Interpretations of Italo Calvino’s Invisible Cities
1-15 December 2018, Antilia Gallery, Bitonto (BA)
Model/artwork by: commonsense.studio
Edited by: Elton Koritari
Looking at Raissa, at the eye level
“…Then Marco Polo spoke: “Your chessboard, sire, is inlaid with two woods: ebony and maple. The square on which your enlightened gaze is fixed was cut from the ring of a trunk that grew in a year of drought: you see how its fibers are arranged? Here a barely hinted knot can be made out: a bud tried to burgeon on a premature spring day, but the night’s frost forced it to desist.”
Until then the Great Khan had not realized that the foreigner knew how to express himself fluently in his language, but it was not this fluency that amazed him.
“Here is a thicker pore: perhaps it was a larvum’s nest; not a woodworm, because, once born, it would have begun to dig, but a caterpillar that gnawed the leaves and was the cause of the tree’s being chosen for chopping down . . . This edge was scored by the wood carver with his gouge so that it would adhere to the next square, more protruding . . . ” – Italo Calvino, Invisible Cities.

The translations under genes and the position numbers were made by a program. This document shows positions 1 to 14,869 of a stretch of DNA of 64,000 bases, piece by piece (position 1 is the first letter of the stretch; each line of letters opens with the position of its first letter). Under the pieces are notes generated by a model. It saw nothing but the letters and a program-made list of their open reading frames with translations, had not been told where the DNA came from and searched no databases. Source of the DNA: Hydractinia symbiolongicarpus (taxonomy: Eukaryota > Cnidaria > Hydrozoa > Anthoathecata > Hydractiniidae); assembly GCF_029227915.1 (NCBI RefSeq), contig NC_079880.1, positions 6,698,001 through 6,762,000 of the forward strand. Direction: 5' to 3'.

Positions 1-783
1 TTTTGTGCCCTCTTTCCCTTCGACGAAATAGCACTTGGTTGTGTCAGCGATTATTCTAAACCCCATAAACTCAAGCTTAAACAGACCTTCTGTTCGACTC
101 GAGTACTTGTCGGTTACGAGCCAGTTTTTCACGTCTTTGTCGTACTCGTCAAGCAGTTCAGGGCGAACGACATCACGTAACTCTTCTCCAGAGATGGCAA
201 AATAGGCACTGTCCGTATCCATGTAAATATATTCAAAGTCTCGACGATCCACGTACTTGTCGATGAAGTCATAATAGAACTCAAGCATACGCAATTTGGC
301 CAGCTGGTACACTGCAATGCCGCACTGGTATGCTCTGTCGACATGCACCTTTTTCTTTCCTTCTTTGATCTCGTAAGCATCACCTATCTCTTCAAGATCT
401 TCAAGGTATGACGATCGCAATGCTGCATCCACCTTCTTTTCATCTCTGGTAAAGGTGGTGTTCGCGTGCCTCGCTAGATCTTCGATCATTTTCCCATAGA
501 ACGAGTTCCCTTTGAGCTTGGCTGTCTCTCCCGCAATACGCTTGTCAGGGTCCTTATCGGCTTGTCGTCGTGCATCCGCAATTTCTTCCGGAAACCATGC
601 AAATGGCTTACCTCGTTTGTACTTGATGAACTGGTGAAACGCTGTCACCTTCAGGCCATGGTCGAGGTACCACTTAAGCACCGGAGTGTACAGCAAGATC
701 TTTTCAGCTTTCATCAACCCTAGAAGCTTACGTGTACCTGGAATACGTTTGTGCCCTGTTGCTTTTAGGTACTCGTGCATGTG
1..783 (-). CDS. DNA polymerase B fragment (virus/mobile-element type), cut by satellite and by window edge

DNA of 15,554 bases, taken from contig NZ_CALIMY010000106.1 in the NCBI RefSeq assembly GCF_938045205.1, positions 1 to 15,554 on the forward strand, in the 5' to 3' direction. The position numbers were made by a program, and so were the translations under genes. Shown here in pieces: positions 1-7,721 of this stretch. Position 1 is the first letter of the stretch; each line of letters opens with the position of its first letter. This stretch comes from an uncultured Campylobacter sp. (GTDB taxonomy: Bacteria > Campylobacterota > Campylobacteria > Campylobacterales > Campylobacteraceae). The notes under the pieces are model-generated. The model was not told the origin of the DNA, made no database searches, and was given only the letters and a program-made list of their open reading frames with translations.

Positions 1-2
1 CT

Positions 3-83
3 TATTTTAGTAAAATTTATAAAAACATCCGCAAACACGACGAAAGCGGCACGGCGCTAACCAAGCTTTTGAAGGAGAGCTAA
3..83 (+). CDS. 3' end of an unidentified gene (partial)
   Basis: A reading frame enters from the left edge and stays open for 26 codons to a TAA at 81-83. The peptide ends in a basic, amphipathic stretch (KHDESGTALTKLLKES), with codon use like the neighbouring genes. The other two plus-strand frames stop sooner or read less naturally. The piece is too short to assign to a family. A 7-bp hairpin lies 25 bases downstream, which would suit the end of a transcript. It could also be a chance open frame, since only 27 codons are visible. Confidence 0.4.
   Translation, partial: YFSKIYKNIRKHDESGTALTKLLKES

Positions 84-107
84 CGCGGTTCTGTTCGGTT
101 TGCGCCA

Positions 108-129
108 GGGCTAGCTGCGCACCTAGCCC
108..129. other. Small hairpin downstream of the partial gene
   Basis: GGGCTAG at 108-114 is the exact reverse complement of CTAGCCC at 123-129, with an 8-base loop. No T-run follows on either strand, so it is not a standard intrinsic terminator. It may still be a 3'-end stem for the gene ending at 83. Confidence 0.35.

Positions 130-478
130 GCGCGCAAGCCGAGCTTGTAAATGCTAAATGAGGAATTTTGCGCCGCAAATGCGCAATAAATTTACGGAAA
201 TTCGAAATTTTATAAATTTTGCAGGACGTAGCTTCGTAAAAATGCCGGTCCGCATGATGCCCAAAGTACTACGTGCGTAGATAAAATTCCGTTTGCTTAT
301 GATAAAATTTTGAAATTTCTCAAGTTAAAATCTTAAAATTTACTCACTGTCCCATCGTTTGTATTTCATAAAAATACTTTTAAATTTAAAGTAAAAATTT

Looking at Raissa from the top, the city appears dull and dissociated from itself. It is an alienated urban conditioned. Looking at it, at eye level, Raissa reveals a harmonious and participatory environment created by an intensive horizontal interaction. It manifests an enthusiastic urban condition reflected by individuals being active parts of a whole unity.
The city made of urban scenes, is the result of an art of organization, composed by – a lot of – little hands, where the inputs of each craftsman constitute a continuous performing stage of the city.
Raissa is sensed as a scene performed around individuals, to be lived in and not to be analysed from a distance. It is a creative process that creates a cosmos which is the result of an initial chaotic spontaneous evolution.
Because precisely, Raissa is not crafted from the top.